Geographically endowed with natural beauty and culturally enriched with a long and colourful tradition of sacred arts, Kerala offers an appealing range of unique experiences and here's our choice of some of the best.
The stylized classical Indian dance-drama of Kathakali has become one of Kerala's most iconic images with actors dressed in resplendent costumes and head pieces, and wearing brightly coloured make-up. Depicting the world of gods and demons with elaborate hand gestures and deliberate body movements, the male actors are accompanied by musicians playing percussion and also providing the vocals. Traditionally performances are held in the open-air of a temple complex, running from 10pm until sunrise with nothing but atmospheric flickering lamps to light the stage. In Kochi, one of the best places to see Kathakali, it's possible to attend shorter evening performances and catch the actors made up if you arrive early.
The rich and varied cuisine of Kerala is a real highlight, particularly the bitter flavour of gourd, the sweetness of juicy mangoes, the freshness of coconut and, of course, the heat of chilli. The Hindu preference for a meat-free diet gives vegetarians numerous options while carnivores will be satisfied with the Christian and Muslim cuisine on offer that features beef, pork, duck and seafood. Dishes to look out for include iddlis - steamed rice cakes soaked in a spicy & sour broth, lentil-based dhals, the fish curry moillee, and uttappams - fermented rice flour pancake-style snacks served with chillis, coriander and chutney. Most South Indians eat with their hands so cutlery may be a limited option in many restaurants.
Kerala is a fantastic place to experience a homestay with a number of local families opening their country mansions to visitors. Board and home-cooked meals are provided and the owners will welcome guests and often offer walking tours around the estate and local village. Prices are often higher than a typical hotel but it's a great chance to meet and speak with Keralans and gain an authentic insight into the local way of life. Homestays in Kerala tend to be located in more rural environs with gardens to make the most of the setting.
Snake Boat Races
If you find yourself visiting Kerala during the monsoon season, be sure to check out a snake boat race. Every year between July and September, slender 70m long snake-like vessels hit the rising waters with approximately 100 rowers propelling the boat to the finishing line. Drummers hop on board to provide a rhythmic soundtrack for the oarsmen to row in sync to. There's also a choir singing traditional boat songs to further encourage the rowers. A number of important races are held in and around Alleppey including the spectacular Nehru Trophy Race on the second Saturday of each August.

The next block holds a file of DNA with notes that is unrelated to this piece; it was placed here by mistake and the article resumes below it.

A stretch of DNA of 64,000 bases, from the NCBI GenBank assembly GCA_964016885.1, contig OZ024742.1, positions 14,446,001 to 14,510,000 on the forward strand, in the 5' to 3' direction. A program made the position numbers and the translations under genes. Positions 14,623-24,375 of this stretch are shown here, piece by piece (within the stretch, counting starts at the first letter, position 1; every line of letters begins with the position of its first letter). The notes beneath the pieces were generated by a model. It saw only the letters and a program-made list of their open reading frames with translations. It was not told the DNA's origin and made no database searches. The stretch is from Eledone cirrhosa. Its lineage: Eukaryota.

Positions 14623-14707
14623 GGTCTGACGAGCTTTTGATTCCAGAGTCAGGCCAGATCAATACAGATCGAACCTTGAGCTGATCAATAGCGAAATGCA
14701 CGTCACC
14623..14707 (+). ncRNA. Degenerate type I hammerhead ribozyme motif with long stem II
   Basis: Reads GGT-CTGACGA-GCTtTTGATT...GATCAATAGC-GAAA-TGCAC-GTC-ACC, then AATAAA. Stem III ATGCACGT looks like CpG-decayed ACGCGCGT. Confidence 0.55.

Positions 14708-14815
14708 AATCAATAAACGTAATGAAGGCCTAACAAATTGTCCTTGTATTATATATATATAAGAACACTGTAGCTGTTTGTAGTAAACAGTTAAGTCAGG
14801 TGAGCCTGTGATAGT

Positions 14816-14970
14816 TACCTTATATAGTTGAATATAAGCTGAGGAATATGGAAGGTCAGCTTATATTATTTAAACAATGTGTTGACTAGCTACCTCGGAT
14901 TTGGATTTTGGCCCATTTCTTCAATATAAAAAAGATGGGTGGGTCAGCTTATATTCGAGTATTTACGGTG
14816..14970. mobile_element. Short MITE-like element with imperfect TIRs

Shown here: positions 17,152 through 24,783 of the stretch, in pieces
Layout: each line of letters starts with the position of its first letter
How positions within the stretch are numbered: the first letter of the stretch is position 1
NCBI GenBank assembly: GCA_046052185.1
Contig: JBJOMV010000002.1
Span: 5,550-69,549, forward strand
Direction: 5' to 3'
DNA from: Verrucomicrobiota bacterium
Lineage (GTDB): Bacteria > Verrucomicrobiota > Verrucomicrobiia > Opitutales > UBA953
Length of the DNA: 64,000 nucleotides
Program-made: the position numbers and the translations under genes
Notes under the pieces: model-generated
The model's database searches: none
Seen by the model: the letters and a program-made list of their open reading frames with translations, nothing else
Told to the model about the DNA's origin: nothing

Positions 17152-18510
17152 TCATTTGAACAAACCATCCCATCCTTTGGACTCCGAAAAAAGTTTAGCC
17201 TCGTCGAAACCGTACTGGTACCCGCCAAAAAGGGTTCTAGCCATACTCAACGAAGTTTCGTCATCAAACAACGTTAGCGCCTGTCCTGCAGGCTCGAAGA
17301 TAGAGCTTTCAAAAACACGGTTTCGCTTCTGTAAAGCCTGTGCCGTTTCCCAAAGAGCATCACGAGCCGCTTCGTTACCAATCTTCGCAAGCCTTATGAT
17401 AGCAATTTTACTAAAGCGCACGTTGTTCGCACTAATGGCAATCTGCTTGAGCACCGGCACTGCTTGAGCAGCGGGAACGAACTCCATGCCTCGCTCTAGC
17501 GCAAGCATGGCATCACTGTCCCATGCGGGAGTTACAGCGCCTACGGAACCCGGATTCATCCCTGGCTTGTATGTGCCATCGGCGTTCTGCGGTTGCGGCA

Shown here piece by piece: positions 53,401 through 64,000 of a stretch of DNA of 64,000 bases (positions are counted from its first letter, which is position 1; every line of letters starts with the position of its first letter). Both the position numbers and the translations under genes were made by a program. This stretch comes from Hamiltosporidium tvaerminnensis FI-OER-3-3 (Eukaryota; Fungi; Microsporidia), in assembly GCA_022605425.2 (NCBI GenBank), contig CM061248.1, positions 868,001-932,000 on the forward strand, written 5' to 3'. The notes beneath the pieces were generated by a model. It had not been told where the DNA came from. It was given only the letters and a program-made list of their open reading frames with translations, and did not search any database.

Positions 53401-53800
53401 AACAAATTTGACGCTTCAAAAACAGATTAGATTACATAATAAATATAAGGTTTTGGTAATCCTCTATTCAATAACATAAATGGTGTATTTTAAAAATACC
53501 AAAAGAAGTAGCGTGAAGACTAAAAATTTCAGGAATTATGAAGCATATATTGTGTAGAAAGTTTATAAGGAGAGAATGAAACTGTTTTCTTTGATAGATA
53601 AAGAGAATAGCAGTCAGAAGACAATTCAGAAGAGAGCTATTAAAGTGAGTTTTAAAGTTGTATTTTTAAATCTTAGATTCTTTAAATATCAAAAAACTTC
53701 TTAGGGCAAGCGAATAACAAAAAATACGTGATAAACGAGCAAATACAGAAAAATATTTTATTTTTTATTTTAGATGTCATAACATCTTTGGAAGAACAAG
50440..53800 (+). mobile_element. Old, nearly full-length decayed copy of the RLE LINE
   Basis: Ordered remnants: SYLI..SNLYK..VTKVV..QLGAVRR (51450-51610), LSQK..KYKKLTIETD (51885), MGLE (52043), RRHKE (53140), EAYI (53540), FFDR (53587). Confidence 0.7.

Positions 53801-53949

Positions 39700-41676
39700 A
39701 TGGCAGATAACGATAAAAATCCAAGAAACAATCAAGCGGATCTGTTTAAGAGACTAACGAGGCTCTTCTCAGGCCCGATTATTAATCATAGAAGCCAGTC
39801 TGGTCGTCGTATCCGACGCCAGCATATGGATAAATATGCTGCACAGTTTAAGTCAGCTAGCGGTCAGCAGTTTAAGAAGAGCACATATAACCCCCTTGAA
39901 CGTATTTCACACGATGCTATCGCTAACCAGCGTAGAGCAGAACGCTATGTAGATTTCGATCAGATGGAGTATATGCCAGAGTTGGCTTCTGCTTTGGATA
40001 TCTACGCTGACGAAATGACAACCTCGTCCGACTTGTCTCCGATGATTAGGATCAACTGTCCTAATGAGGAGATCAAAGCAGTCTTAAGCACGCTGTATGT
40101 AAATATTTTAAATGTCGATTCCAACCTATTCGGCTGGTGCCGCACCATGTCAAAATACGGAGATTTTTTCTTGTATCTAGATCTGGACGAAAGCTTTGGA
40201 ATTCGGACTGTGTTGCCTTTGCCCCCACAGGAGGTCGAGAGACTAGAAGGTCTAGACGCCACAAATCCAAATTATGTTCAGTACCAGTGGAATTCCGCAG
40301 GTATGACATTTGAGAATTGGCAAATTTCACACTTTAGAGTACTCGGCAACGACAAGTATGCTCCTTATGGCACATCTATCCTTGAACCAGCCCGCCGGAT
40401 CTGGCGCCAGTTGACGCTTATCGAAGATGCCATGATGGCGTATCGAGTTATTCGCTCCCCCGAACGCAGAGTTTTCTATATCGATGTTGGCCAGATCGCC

Combining acrobatic combat with the principles of yoga, kalarippayat is Kerala's distinctive and totally unique martial art. Dating back to the 12th century, the specialist fighters are trained in hand-to-hand combat and weaponry that includes swords, spears and shields. It's possible to watch kalarippayat demonstrations at local gyms and tourist resorts.
With a history that spans some 5,000 years, the holistic medical system of ayurveda is widely practised throughout India and has recently gained popularity in the Western world. Diagnosis and therapy is determined according to physical ailments as well as personality and lifestyle - with an emphasis on the harmony of mind, body and soul. Treatments usually include a vegetarian diet, oil massage and herbal medicine. With South Indians strictly following the ancient Sanskrit roots of ayurveda, Kerala is the perfect place to indulge in a little health tourism either at one of the professional ayurveda hospitals or if it's just a massage you're after, at one of the many spa resorts.
The annual Hindu festival of Puram held in the temple town of Thrissur is one of Kerala's largest and most colourful festivals with dressed elephants, percussion players and spectacular firework displays. Festivities take place over the course of 36 hours on the day when the moon rises with the Pooram star in the Malayalam Calendar month of Medam (usually sometime in April or May). It's a busy time with thousands of participants and spectators so book well in advance.
Onam Harvest Festival
A 10-day long Onam Harvest is held in the town of Thrissur each year. During this Festival Keralans welcome the mythical King Mahabali into their homes with a banquet known as sadya. What makes the celebrations in Thrissur so remarkable is the slightly wacky pulikali, a procession of men dressed like tigers with masks, striped shorts and intricate body paint with the face of a tiger across their chest and stomach, each one unique. The masked men strut their stuff with wiggling tails, jingling ankle bells and jiggling bellies, accompanied by drummers and out to impress. The event takes place in August/September.